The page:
For an IMF report, this is remarkably clear. It is saying two things. First, just as I argue above, the reason long-term gilt yields are low in the UK (and similarly in virtually every other “advanced economy with monetary independence”) is weak growth, not “confidence” or “credibility”. “Bond yields are driven more by growth expectations.” That is, yields are low not because of economic confidence but because of its exact opposite. This is precisely what I and others (Simon Wren-Lewis here, and of course Paul Krugman in the US) have long been arguing. Indeed, the specific evidence the IMF cites – that yields have fallen when stock markets have fallen – is precisely that, in the UK, I first pointed here year ago.
Second, that there is no reason to believe that slowing fiscal consolidation would “trigger an adverse market reaction”. In other words, when the Chancellor said that “these risks [of slowing consolidation] are very real, not imaginary”, he was indulging in evidence-free speculation, not serious analysis. Indeed, the Fund accurately points out that the main reason yields might rise (slightly, not precipitiously) if fiscal policy were to be loosened would be because of “expectations of higher near-term growth”. As I pointed out here, this would be good news. So, the IMF agrees that the reason gilt yields are low is because of weak growth, not confidence; and that we could loosen policy with minimal risk and probable benefit.
So what underlies the Treasury’s contention that low interest rates reflect “market confidence”? It is, of course, true that reduced default risk should lead to lower interest rates on government debt, just as it should on any other debt. But, as I have pointed out before, there is not and has never been any significant default risk on UK government debt. Nor is there any obvious evidence that movements in interest rates have been related to changes in market perceptions of default risk. As I predicted at the time, Moody’s recent decision to put the UK’s rating on negative watch had precisely no impact on market interest rates.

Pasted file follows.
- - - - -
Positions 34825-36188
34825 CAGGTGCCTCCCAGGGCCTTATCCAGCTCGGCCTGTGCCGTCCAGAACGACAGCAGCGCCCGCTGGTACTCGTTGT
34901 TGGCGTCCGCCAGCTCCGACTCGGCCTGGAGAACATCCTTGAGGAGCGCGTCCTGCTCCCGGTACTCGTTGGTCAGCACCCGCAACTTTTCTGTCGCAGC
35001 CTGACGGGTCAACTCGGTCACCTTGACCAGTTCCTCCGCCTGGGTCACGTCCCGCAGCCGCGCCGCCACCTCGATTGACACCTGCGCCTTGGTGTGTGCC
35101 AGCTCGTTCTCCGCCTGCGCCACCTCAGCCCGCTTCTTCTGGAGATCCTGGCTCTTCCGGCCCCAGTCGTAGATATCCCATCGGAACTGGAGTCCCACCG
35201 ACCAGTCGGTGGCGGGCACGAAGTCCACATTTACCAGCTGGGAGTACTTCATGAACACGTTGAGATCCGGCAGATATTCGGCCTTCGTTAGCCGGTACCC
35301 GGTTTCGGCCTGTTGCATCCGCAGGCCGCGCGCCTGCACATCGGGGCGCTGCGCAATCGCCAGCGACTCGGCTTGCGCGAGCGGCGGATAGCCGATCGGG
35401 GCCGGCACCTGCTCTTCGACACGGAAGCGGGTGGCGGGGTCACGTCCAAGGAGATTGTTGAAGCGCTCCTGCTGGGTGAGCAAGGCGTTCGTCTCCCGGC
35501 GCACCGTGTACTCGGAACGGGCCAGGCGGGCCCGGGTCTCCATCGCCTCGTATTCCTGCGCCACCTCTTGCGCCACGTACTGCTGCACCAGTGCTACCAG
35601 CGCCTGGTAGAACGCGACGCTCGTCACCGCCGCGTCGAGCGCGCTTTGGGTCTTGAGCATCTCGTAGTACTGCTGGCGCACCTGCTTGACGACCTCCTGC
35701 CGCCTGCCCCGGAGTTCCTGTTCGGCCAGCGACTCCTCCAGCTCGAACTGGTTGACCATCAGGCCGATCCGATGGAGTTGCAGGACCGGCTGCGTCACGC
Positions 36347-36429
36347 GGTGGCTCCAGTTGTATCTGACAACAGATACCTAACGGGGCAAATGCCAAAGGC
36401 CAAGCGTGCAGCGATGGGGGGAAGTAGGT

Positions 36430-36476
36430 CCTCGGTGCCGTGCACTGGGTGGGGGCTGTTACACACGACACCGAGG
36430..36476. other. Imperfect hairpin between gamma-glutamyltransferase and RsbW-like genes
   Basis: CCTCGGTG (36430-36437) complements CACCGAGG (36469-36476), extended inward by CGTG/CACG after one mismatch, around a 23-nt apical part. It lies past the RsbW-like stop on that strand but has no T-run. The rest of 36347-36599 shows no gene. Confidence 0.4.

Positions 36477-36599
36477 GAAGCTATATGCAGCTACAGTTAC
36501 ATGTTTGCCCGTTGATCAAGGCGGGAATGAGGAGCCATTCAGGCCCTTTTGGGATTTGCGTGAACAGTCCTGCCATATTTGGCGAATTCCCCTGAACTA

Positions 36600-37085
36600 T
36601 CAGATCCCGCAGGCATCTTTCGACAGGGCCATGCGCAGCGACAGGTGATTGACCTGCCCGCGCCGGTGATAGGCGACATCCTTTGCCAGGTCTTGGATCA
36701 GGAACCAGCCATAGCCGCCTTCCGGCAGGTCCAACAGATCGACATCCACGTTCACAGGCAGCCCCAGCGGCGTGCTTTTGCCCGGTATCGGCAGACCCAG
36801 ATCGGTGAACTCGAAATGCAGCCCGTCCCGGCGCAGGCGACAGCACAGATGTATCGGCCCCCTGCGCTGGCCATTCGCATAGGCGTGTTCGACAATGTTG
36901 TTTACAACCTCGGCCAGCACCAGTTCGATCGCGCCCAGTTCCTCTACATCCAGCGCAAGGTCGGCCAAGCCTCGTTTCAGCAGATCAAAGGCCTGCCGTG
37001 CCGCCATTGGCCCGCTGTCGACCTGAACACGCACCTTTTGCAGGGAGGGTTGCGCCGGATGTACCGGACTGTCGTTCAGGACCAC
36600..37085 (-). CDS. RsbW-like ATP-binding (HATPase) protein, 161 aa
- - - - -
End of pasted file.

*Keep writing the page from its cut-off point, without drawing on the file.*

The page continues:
Finally, it is worth noting that, if we believed the original motion, the main thing driving interest rates would be the deficit, and in particular market expectations of the deficit going forward. Conveniently, the Treasury publishes a summary of external forecasts of the economy. These forecasts change over time, and here is the average of external forecasts for the deficit in 2013-14, plotted against ten year gilt yields:
Higher deficits lead to higher interest rates? Not exactly. If anything, the opposite, certainly over the last year – because, of course, both higher deficits and lower interest rates are driven by economic weakness, precisely as theory predicts.
To conclude, we know, both as a matter of theory and evidence, why long-term interest rates are low. It reflects the persistent weakness of the UK and international economies. There is no mystery here. The original motion simply ignores the facts.
* Jonathan Portes is the Director of the National Institute of Economic and Social Research. Previously, he was Chief Economist at the Cabinet Office. He blogs at Not The Treasury Point of View.